My Personal Story of Breast Cancer Prevention
“Check the girls”… it’s a lighthearted take on a serious subject. It came to me in February 2010. I was 36 years old, a mother of 3 young children, and still recovering from an elective bilateral mastectomy I had less than 2 months prior.
On that chilly February morning, I was getting dressed and caught a glimpse of myself in the mirror… I froze. I stood there, looking at my disfigured chest, trying to remember why I did what I did. I made a conscious choice to intentionally have my breasts surgically removed in an effort to prevent breast cancer. Why? How did I come to this decision? Believe me, it was not an easy decision, but it was the right one for me.
My maternal grandmother was diagnosed at age 65. I was a kid then and to me, it "made sense." She was older. Then, my mom was diagnosed at age 48. I was in college and it seemed scarier...she was younger and I understood more of what it meant. Thankfully, both were diagnosed with early stages of the disease. Their surgeries and subsequent treatments were successful, with no recurrences.
Beginning around the age of 20 at my yearly check-ups, my physicians would tell me to be "vigilant and proactive" with my breast health. I didn't completely know what that meant at my age, but I presumed that it meant monthly self-exams, regular clinical exams, and perhaps a mammogram before age 40.
The Letter That Changed My Life
Two days after my 35th birthday, I enrolled in a breast cancer prevention program at KU Med Center. Several months later, I had my first mammogram and fine needle biopsies of both my breasts, as part of the program. A month after the biopsies, I received a letter in the mail from the program director. It was determined from the random biopsies that I had atypical, or precancerous, cells in at least one, and possibly both of my breasts. How could this be? I was 35, active, and an overall healthy person.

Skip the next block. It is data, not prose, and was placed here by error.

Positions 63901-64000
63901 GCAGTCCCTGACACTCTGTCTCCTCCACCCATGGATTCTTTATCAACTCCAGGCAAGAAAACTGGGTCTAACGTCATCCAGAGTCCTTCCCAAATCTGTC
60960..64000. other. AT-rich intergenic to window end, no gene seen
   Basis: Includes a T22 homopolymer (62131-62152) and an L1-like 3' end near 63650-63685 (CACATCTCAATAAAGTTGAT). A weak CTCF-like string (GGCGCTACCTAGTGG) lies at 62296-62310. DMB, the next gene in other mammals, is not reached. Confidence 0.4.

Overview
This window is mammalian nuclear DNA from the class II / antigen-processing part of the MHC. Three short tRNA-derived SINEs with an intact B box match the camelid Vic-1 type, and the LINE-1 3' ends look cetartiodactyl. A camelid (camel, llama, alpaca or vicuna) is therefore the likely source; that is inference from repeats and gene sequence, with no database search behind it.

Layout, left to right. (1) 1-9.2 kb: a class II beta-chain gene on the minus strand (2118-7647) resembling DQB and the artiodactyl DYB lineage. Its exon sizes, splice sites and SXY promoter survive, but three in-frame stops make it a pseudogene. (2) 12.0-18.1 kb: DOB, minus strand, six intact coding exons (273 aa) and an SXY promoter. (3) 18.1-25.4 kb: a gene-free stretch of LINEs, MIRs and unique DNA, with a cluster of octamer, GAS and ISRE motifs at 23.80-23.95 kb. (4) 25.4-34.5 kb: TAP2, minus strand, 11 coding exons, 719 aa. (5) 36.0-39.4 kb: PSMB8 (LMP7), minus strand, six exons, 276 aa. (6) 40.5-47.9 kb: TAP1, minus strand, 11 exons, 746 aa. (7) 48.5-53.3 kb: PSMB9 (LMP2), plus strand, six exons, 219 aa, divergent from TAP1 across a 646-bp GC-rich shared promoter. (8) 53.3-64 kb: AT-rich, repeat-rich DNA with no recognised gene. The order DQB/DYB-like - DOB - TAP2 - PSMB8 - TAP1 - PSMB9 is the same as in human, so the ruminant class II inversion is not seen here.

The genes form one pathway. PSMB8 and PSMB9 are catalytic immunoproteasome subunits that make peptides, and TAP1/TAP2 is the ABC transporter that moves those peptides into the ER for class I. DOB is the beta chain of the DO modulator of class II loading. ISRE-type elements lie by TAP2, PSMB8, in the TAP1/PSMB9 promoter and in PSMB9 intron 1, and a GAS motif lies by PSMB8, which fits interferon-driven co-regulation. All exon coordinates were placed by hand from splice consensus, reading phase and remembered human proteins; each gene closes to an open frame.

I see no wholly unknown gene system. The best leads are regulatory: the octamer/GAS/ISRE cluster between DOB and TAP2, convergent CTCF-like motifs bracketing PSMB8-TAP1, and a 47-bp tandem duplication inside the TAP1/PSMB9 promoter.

Regardless of how active or healthy I was, this was out of my control. Over the next 12 months, I underwent more tests, biopsies, MRIs, medical consultations, and genetic consultations. The fact was that my chances of developing breast cancer were estimated at 60-65%, based on all the medical information my physicians now had. I felt like a sitting duck…just waiting to be diagnosed with breast cancer. I had 3 young children to think about. I knew I had to take matters into my own hands.
Surgery – Out With the Bad, In With the Good – With Plenty of Tears Along the Way
In December 2009, I had a prophylactic bilateral mastectomy. In layman’s terms, that is a surgery where the breast tissue is removed from both breasts in an effort to prevent breast cancer in high risk women. During the 8-hour surgery, my breast tissue was removed and temporary tissue expanders were put into place. Once I was mostly healed from the first surgery, I spent the next several months having fluid slowly injected into the tissue expanders. In November 2010, I underwent a 3-hour surgery to have the tissue expanders removed and permanent implants put into place.
On the outside, I have a figure again. But, underneath my clothes, I have permanent scars that remind me how important it is to be vigilant and proactive and to learn your personal breast cancer risk and your options based on that risk. Because of the choice I made, my risk of developing breast cancer made a drastic decrease from an estimated 65% to approximately 3-5%.
A New Beginning & Commitment to Help Others
So, here I am…healthy and happy. I’m sharing my story and working to educate others to be empowered and to take their breast health into their own hands…literally. And, I have the opportunity to give back to help women who want to be proactive with their breast health, but who don't have the means to pay.